‘People would ask me what happened to my father. When I said he died in the Korean War they didn’t know what to say. They had no idea British troops were even involved”.
That quote comes from an interview conducted by BBC presenter Jackie Bird in 2012 when she spoke to the son of a soldier who gave his life in the Korean War, between 1950 and 1953. It provides a sense of how society responded to the veterans both then and now. For good reason it has been referred to as “Scotland’s Forgotten War”.
But the conditions endured by soldiers of the Argyll and Sutherland Highlanders, the King’s Own Scottish Borderers and the Black Watch were often just as bad as those of the trenches in the First World War.
Soldiers in Korea also fought from dugouts infested with rats and temperatures of -25C in winter were not uncommon. Yet the veterans of Korea would feel on returning home that their stories paled into insignificance compared to those of Dunkirk only ten years before.
On Friday we mark the 65th anniversary of the signing of the Korean Armistice agreement, which brought an end to the fighting.
Hostility on both sides remains, although signs of progress have emerged in recent months, most notably the summit between Donald Trump and Kim Jong-un. But regardless of that virtual circus, it is more important than ever that we do everything we can to remember those who gave their lives to fight a war on the other side of the world, when there was so little national appetite to do so.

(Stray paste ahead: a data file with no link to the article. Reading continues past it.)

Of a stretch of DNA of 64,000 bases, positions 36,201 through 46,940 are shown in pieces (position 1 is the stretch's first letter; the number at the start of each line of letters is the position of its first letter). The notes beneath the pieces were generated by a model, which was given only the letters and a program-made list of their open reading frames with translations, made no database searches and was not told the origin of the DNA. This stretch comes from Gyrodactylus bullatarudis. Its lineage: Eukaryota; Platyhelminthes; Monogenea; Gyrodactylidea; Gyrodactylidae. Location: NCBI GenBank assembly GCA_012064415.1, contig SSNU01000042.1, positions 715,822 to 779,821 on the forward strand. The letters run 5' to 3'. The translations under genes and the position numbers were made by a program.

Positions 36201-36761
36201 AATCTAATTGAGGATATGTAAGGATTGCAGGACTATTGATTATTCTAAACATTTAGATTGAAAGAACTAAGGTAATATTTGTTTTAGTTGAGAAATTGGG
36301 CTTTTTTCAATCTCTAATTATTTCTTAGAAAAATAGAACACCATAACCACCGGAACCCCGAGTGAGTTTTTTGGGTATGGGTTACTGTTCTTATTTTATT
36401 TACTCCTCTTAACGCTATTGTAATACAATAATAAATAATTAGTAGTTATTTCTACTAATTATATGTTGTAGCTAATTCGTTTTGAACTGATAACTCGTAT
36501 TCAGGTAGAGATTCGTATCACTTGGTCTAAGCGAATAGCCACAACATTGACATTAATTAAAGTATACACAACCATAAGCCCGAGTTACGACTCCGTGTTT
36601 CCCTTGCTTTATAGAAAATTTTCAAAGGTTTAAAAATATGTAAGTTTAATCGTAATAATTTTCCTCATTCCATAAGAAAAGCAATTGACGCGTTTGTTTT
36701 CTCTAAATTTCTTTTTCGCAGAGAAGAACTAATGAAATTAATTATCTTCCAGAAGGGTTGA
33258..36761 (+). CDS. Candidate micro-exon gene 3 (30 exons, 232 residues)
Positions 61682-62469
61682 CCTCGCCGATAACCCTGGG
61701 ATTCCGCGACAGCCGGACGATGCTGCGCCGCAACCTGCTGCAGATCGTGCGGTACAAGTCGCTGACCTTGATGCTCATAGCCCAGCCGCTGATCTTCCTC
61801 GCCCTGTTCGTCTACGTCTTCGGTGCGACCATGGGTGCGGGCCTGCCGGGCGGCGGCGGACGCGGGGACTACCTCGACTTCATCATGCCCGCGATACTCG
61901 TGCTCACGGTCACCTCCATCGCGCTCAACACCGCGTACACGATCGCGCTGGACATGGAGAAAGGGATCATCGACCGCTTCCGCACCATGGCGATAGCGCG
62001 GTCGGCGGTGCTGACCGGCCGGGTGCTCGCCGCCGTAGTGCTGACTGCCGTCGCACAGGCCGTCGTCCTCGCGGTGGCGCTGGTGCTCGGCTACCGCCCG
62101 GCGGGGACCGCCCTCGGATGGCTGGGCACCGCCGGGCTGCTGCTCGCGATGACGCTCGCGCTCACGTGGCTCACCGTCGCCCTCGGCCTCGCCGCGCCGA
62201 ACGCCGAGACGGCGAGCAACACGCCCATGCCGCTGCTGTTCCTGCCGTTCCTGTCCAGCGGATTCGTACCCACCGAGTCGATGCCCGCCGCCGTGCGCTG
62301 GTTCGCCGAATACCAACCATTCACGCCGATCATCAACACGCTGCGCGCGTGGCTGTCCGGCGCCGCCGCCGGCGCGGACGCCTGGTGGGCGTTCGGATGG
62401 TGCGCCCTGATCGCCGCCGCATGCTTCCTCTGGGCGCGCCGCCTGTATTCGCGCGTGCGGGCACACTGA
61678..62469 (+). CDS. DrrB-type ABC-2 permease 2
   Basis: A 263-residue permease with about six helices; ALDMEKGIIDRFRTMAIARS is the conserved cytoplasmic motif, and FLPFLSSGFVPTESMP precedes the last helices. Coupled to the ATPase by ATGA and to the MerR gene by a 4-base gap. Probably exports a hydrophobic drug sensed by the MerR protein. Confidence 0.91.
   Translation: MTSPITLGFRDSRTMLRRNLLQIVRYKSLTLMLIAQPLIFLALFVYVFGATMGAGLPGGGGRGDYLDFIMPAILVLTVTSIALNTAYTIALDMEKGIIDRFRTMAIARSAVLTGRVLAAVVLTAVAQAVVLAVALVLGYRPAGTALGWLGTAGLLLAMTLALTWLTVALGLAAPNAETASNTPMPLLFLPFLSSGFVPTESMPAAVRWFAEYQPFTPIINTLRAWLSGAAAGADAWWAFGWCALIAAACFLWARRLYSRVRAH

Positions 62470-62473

In Lothian we can be very proud to host the Scottish Korean War Memorial to those who died in the war, situated in the Bathgate Hills. For a long time, it was the only dedicated memorial in the UK – and it opened in 2000.
As we mark the Armistice this year it is natural that visitor numbers increase as veterans and visitors pay their respects. The only problem is – and I am talking from personal experience here – it is not the easiest place to find even if you know the local area well.
Koreans respect the sacrifice that our young men made and their dignitaries have been present at the memorial at remembrance events.
How embarrassing then, that some of them have endured unintended tours of West Lothian lasting up to an hour before eventually stumbling upon the site.
West Lothian Council has now implemented an impressive array of local signage giving good coverage from both Linlithgow and Bathgate, much of which is thanks to the efforts of the Korean War Memorial Trust.
But a national memorial needs a national effort, and I’ve added my voice to calls for Transport Scotland to put up signage on the M8 and M9 motorways. It would be helpful not just to veterans and other visitors, but for dignitaries arriving via Edinburgh too.
It is of course right that over the last four years in particular, the country has devoted a lot of time to remember the sacrifices given during the First World War. I along with so many others have paid my respects at some of these remembrance events across Scotland.
Nevertheless, there are other conflicts which are of particular significance not just to us nationally, but in particular in the lives of those families they so deeply affected.
I hope in this anniversary year of the Armistice in the Korean War that we can do our part, even if it is as simple as installing road signs, which could play a part in helping to remember those who gave their lives in Korea and making it a “remembered” not “forgotten” war after all.
Gordon Lindhurst is a Conservative MSP for Lothian Region